Warnock set for role at Torquay under new owners

Neil Warnock waves towards fans
Neil Warnock's last role was as manager of Aberdeen earlier this year [Rex Features]

Neil Warnock is likely to take on a role at National League South side Torquay United following the club's takeover.

The Bryn Consortium - made up of local businessmen - have bought the club, subject to creditor approval.

Warnock, 75, managed Torquay in 1993 and has been advising the consortium as they bid to buy the club, which had been in administration.

Warnock's last role in football was a short-lived spell in charge of Aberdeen.

He has managed 15 more clubs in the EFL and Scotland, leading the likes of Queens Park Rangers, Sheffield United and Cardiff City to promotion to the Premier League.

He also saved Rotherham United and Huddersfield Town from relegation to League One in recent years.

"Neil's knowledge of football is second to none," Torquay's new co-chairman Michael Westcott told BBC Sport.

"He knows our club very well, he knows our region very well.

"He and I have spent an awful lot of time together over the last six weeks or so and I think that relationship will continue."

'Neil's reputation precedes him'

Neil Warnock (left) and Michael Westcott (right) watch a Torquay game
Warnock (left) and Westcott have attended recent Torquay United matches together [Rex Features]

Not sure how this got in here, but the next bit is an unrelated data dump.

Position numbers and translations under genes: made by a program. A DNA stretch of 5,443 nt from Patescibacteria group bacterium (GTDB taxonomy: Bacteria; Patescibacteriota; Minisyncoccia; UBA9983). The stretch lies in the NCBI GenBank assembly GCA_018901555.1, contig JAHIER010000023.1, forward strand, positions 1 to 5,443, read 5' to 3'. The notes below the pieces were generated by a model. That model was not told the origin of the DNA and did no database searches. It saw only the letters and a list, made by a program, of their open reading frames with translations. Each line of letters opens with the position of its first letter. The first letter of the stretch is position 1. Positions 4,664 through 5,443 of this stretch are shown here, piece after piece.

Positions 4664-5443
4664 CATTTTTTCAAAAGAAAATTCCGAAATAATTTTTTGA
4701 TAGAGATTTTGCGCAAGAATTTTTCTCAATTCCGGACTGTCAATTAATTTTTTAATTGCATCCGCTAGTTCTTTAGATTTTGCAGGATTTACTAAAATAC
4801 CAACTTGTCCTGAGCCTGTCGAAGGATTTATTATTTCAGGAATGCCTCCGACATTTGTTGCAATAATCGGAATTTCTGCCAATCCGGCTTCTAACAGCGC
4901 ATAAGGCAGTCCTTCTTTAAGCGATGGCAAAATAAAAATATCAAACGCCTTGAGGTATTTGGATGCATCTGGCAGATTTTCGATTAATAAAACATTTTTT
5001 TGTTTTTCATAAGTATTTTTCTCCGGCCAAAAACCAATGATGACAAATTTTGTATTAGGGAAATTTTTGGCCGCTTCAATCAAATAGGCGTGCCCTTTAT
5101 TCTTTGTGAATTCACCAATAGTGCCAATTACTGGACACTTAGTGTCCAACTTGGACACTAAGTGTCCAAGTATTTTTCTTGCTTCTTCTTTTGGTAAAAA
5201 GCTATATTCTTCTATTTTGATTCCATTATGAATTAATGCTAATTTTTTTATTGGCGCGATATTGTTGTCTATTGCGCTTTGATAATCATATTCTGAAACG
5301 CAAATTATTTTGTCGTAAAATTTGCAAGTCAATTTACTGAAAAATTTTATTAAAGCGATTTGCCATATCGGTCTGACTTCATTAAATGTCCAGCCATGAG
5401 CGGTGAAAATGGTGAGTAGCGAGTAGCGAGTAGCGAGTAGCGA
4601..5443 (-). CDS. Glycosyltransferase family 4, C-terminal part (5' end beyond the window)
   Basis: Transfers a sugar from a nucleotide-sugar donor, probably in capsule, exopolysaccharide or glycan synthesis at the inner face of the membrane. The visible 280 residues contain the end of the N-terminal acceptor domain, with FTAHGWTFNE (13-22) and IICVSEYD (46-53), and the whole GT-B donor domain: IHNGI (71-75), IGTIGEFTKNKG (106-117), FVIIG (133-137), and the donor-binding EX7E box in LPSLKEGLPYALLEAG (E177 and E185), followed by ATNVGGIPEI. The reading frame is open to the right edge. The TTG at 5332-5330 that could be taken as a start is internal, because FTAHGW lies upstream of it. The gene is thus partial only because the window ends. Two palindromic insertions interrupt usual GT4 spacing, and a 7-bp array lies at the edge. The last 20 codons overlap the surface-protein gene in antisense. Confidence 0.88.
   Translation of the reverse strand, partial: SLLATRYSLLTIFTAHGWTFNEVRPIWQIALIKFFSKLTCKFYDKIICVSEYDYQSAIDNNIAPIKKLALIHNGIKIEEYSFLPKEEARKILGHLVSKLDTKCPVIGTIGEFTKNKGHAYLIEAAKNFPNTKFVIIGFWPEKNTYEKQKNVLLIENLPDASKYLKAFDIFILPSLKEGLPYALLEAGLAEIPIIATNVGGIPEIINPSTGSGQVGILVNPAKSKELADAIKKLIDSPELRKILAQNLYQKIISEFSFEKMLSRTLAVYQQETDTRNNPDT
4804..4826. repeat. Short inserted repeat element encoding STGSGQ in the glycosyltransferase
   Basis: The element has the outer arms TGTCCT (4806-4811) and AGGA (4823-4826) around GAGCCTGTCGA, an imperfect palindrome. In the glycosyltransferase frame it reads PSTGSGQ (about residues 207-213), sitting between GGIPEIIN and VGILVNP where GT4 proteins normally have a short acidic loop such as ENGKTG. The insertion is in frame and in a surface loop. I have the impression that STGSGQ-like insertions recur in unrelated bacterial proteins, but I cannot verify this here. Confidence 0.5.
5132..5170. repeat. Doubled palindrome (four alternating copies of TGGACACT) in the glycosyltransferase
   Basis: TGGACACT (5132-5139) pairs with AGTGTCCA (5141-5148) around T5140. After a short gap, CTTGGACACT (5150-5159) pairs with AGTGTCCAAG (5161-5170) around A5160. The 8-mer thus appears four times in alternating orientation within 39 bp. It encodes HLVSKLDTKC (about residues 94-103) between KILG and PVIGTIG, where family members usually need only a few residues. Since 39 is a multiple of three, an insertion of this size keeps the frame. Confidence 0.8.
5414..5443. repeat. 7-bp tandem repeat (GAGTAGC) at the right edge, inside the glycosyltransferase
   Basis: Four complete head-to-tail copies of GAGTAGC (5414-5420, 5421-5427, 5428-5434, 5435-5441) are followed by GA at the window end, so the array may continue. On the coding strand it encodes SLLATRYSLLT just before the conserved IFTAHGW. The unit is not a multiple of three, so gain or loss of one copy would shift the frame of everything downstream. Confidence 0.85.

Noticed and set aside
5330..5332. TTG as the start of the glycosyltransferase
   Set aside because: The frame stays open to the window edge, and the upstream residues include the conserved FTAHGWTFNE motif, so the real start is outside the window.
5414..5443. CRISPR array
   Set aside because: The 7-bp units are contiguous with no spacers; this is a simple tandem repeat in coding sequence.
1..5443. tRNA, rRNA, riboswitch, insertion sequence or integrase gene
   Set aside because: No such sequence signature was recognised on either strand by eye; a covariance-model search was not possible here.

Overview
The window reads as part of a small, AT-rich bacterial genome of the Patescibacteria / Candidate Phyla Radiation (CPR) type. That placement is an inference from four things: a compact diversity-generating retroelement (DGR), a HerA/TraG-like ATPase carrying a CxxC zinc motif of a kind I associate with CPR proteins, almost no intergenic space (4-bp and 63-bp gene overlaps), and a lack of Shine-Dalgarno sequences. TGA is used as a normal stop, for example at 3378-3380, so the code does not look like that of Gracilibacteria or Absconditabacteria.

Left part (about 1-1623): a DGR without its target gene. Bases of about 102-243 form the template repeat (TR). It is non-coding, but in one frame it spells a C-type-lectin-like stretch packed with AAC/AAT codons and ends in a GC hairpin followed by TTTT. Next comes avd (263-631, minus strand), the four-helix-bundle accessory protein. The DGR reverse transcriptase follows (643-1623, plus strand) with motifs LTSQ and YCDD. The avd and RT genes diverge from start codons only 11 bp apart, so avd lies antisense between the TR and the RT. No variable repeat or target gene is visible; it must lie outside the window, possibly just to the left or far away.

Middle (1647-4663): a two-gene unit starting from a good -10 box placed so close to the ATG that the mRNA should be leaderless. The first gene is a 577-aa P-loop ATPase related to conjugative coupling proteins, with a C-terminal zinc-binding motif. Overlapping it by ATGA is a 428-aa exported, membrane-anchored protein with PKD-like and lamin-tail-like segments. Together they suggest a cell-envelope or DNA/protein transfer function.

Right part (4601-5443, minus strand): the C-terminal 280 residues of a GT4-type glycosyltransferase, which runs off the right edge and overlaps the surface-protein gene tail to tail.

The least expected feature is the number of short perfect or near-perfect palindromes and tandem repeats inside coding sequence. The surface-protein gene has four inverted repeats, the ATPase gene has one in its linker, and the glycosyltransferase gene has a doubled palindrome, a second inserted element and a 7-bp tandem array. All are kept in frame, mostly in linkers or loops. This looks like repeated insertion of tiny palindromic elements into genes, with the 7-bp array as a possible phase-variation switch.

Westcott and fellow Torquay businessmen Mark Bowes-Cavanagh, Tom Allen, Rob Hawes and Simon Robinson make up the Bryn Consortium, which is named after the police dog that bit Gulls player Jim McNichol during the final match of the 1986-87 season.

The Gulls staved off relegation thanks to a goal scored by Paul Dobson, in the stoppage time caused by the incident.

"I think that Neil's reputation precedes him," Westcott added.

"I think he's a very reassuring presence both to young players and experienced players, and also to a football team manager.

"He's been around the football world for more than 40 years and the fact that Torquay United can benefit from his experience, his contacts, his presence, his personality, I think will be of tremendous support for the club as we start thinking about how we can be as competitive on the pitch as we possibly can."

'Torquay United should pay all its bills'

Westcott is keen to emphasise that his consortium will be "responsible owners", and will not put the future of the club at risk.

He says the consortium want it to be a sustainable club that can stand on its own, without the need for owner support in the long term.

And he says everyone who is owed money by the club will be repaid in full, not just football creditors.

"It's really important to the club, and to us as members of the consortium, that the creditors get looked after," he said.

"Key and fundamental to our proposal is that we believe that Torquay United should pay all of its bills.

"We're required to do so by the football authorities, which we think is the right thing and the good thing and a good rule, and we will honour those commitments.

"100% of all the money owed by the club to them will be settled over the next six months."

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